Detail by painful detail, the CIA is coming to grips with one of the most devastating episodes in its history, a botched cloak-and-dagger flight into China that stole two decades of freedom from a pair of fresh-faced American operatives and cost the lives of their two pilots.
In opening up about the 1952 debacle, the CIA is finding ways to use it as a teaching tool. Mistakes of the past can serve as cautionary tales for today's spies and paramilitary officers taking on al-Qaida and other terrorist targets.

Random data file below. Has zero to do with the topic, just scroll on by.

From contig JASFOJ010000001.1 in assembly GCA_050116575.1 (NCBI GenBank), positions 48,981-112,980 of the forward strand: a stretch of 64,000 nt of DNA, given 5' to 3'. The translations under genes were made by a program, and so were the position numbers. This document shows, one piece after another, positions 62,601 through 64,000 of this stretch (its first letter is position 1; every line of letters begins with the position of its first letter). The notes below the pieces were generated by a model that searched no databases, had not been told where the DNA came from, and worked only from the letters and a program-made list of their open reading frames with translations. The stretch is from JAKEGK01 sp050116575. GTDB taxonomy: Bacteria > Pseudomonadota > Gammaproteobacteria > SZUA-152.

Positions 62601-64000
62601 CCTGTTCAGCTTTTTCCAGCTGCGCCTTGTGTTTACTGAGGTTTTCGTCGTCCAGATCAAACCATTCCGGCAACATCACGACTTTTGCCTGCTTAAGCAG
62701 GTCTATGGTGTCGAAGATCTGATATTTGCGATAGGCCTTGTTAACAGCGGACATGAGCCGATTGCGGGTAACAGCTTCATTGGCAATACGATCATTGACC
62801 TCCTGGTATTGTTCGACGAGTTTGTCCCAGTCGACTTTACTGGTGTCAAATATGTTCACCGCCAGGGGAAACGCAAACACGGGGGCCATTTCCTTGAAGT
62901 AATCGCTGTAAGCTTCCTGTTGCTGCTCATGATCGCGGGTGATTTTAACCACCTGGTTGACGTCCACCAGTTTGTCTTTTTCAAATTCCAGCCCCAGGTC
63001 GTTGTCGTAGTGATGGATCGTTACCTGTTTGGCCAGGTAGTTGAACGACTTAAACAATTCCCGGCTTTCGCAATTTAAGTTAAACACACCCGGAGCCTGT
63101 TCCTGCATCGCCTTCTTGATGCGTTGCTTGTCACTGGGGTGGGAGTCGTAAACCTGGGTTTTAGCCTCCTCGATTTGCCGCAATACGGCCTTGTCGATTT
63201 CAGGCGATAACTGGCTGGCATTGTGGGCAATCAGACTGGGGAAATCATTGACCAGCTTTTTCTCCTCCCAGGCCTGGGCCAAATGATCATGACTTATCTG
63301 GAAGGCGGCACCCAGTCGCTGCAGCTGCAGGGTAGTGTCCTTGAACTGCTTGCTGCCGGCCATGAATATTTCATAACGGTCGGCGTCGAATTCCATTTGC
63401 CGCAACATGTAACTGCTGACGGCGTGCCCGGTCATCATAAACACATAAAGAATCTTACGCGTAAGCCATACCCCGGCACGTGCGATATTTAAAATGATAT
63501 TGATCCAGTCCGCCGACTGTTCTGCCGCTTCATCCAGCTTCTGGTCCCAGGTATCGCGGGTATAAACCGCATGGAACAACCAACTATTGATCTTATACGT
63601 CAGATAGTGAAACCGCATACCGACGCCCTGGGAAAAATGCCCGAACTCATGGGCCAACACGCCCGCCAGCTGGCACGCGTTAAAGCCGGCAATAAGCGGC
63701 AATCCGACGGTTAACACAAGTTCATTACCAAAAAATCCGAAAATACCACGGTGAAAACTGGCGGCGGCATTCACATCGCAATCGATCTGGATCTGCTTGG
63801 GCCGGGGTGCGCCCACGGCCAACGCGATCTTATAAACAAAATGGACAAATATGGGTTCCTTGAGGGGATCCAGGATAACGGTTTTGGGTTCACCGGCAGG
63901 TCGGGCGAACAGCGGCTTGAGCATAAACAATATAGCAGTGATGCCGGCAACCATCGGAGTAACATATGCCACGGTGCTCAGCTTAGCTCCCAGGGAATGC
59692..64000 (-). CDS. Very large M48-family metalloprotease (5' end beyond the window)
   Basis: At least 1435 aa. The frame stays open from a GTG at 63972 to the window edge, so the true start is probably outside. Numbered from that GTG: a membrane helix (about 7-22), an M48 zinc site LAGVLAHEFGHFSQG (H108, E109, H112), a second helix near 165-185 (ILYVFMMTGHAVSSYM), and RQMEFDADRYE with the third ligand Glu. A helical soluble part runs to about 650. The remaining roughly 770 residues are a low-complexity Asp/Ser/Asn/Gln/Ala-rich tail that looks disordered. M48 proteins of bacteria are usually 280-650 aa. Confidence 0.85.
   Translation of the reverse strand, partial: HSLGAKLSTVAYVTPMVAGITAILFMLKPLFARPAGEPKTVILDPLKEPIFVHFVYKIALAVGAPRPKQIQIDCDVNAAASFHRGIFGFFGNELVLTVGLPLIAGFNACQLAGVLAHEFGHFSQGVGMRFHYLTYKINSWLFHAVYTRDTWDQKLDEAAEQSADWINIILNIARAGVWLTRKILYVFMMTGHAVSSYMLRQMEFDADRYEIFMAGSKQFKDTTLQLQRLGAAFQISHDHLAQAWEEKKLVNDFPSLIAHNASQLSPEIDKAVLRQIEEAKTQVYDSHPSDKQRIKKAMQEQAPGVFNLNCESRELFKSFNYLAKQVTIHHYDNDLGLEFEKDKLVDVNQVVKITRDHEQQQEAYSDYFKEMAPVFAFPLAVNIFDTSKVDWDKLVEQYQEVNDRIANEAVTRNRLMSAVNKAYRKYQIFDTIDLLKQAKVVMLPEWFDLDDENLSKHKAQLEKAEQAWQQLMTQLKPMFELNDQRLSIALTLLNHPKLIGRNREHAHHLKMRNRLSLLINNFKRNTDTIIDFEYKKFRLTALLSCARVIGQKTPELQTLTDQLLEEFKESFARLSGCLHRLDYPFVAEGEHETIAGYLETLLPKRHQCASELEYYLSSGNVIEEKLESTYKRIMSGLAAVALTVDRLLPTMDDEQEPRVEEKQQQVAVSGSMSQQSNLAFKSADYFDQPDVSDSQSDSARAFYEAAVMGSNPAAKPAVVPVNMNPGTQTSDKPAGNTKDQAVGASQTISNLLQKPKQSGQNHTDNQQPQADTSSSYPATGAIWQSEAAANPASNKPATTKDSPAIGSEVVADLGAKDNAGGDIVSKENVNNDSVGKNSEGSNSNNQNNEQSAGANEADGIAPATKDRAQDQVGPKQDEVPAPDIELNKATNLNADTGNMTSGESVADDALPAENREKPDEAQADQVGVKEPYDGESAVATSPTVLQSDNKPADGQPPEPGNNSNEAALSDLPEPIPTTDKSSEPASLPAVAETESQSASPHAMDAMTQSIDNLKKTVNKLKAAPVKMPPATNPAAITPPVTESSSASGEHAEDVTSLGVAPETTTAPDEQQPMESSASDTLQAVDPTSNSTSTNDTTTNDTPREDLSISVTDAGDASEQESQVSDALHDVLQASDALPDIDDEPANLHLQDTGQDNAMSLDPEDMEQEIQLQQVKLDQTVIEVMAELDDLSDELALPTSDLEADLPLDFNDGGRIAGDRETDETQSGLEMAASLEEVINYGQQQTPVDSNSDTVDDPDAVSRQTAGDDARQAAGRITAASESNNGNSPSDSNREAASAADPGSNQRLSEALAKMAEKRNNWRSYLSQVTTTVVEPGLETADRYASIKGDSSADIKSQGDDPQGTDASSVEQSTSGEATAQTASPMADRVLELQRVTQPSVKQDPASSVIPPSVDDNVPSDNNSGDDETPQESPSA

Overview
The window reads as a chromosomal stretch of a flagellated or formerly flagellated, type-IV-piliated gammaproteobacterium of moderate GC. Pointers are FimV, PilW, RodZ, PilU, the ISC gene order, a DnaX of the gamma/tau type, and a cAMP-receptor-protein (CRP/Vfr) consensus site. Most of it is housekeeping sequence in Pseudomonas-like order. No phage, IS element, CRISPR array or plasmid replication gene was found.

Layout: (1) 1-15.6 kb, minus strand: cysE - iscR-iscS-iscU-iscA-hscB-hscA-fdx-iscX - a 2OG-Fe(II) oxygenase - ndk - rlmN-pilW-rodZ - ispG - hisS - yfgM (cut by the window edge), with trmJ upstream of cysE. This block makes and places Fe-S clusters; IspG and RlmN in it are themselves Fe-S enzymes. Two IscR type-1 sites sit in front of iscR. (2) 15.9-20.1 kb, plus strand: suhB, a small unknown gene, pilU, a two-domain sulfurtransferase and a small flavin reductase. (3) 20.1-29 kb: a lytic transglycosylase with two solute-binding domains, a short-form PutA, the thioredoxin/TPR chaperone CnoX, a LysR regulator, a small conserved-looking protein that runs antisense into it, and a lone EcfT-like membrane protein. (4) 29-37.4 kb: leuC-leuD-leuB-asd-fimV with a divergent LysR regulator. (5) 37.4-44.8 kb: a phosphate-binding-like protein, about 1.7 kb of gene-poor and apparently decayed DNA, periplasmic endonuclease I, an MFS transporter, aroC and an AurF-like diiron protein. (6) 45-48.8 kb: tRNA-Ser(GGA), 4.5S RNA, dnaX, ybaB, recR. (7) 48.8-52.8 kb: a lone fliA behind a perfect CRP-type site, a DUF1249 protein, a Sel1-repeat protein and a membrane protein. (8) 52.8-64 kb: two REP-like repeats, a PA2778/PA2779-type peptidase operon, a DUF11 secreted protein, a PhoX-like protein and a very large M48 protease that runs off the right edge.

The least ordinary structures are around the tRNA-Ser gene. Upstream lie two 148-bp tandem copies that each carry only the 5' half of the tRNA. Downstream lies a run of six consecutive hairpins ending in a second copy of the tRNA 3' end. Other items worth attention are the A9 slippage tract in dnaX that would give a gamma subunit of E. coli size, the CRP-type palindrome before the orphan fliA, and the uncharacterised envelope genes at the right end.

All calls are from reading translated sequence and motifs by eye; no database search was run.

At the center of the story are two eager CIA paramilitary officers on their first overseas assignment, John T. Downey of New Britain, Conn., and Richard G. Fecteau, of Lynn, Mass., whose plane was shot from the night sky in a Chinese ambush.
The mission was quickly smothered in U.S. government denials, sealed in official secrecy and consigned to the darkest corner of the spy agency's vault of unpleasant affairs.